Bill Gates being a sport, but JJB's future may lie in hands of angry landlords
LONDON BRIEFING:What was once Britain’s biggest seller of sports goods is losing several million pounds a week
AMERICA’S RICHEST man is doing his bit to support JJB Sports, but the future of the struggling Wigan-based sportswear chain could lie in the hands of its angry landlords.
Major investors in the chain, including Bill Gates, the billionaire founder of Microsoft, have just stumped up £31.5 million (€37.2 million) in emergency funds, cash that will carry the loss-making JJB through the next six weeks.
That’s the good news – the bad news is that by the end of March the company will need another cash injection if it is to continue in business, possibly as much as £50 million.
The latest rescue cash-raising, shunned by small shareholders, was underwritten by JJB’s five largest investors, including the Bill Melinda Gates Foundation. As a result, the combined shareholding of JJB’s largest investors has climbed from 43 per cent to 71 per cent of the company.
Such is the state of the business, however, its only real chance of survival is a swift closure of scores of stores, which it wants to achieve via a Company Voluntary Arrangement (CVA). Under the CVA, rents on the stores earmarked for closure would be slashed and become payable monthly rather than quarterly. Reducing its rental bill is vital to the survival of the business, which is losing several million pounds a week.
So, for the second time in two years, the company’s landlords are being asked to share the pain – JJB walked away from leases on 140 shops in 2009, and its latest plans would see another 45 loss-making shops dumped on them, with up to a further 50 stores facing closure in the next two years. This would leave JJB, once Britain’s biggest sports goods chain, with a rump of around 150 stores.
Understandably, the landlords are not pleased, although the JJB management says it has had constructive discussions with many of them.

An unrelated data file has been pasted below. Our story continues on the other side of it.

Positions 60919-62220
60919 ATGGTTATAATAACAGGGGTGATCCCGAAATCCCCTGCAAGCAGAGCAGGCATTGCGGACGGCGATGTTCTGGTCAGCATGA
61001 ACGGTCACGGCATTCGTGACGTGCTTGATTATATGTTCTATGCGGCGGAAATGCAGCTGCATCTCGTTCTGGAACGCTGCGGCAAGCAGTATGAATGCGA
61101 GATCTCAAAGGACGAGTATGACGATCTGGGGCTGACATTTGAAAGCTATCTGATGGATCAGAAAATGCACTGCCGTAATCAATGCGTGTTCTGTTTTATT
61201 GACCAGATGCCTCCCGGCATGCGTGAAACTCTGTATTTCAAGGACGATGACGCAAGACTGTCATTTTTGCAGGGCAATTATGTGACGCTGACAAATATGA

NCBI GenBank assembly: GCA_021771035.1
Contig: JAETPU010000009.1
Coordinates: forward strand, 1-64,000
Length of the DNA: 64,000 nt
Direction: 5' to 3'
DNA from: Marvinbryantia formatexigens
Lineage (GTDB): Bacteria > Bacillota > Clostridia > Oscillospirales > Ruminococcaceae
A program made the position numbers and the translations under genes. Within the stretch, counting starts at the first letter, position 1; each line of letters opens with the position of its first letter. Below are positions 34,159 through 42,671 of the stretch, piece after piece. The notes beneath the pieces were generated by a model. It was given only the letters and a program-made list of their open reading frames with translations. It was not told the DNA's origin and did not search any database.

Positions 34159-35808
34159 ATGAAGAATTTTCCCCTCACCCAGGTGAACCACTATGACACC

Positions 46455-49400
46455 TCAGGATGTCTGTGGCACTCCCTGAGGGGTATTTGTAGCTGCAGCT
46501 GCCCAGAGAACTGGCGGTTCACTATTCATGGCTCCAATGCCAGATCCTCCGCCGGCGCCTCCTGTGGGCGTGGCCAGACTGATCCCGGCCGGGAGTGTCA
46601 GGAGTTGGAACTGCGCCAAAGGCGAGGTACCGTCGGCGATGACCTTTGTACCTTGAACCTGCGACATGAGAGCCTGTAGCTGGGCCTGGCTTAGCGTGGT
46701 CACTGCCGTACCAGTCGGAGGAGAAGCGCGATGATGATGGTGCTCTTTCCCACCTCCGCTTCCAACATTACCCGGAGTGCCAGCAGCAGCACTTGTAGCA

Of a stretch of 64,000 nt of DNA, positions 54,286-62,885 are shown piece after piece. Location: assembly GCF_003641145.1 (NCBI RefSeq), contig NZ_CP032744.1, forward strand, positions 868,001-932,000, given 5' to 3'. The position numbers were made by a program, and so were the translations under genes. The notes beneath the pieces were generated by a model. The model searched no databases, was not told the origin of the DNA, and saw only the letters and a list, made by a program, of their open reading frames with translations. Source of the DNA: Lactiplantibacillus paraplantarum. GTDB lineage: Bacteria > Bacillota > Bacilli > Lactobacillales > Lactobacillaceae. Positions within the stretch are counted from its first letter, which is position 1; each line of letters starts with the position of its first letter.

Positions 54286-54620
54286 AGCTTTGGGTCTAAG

To push through the CVA, JJB needs the approval of holders of 50 per cent of its shares, which it has, as its leading investors are now sitting on 71 per cent. It also needs the support of 75 per cent of its unsecured creditors, which is where the landlords come in.
While the landlords have the power to vote down the CVA, they are in a difficult position – JJB insists that without the store closures and renegotiated rents, it will go into administration. Only a CVA will secure the long-term future of the business, insists JJB, although that is exactly what the company (albeit under different management) told them last time.
There is concern among the landlords that if they are seen to roll over on JJB’s demands for rent reductions, then other tenants will want the same. Even so, most industry observers expect the landlords to bite the bullet and agree to the CVA, particularly as JJB’s wealthy shareholders seem prepared to put fresh funds into the business.
On the sidelines, meanwhile, is rival JD Sports Fashion, which was once much smaller than JJB. It approached JJB with takeover proposals a few weeks ago but is unlikely to make a move until JJB has some certainty of survival.
When my home buildings insurance came up for renewal this month, those nice people at the insurance company offered me the opportunity to pay in 12 monthly instalments rather than handing the whole lot over in one go. It seemed a good idea – until the small print revealed that I’d be charged interest of close to 20 per cent for the privilege of deferring the payments.
Not surprisingly, I turned down their kind offer.
With UK interest rates still at an historic low of just 0.5 per cent, where they have been for two years, there can be no justification for such blatant profiteering. But it is widespread throughout the financial services industry, which is celebrating its emergence from the financial crisis with a new-found determination to squeeze profit from its customers.
Thus charges on credit card debt have soared to their highest level in more than a decade, averaging at a shocking 18.9 per cent. Yet just three years ago, when the Bank of England base rate was 5.5 per cent, credit card charges were running at an average of 16.8 per cent, according to the price comparison website moneyfacts.co.uk. Savers, meanwhile, continue to get next to nothing on their accounts and what little interest they do receive is eaten up by inflation.
It’s the same story in the mortgage market, where margins have soared to an all-time high. That means anyone with a savings account at, say, the Halifax, will be earning as little as 0.2 per cent on their money while customers with a mortgage will be paying over 5 per cent.
And the bigger the bank, the worse the deal: while Britain’s largest lenders hold a commanding 75 per cent share of the home loan market, they provide just 29 per cent of the current top 500 mortgage deals.
Fiona Walsh writes for the Guardiannewspaper in London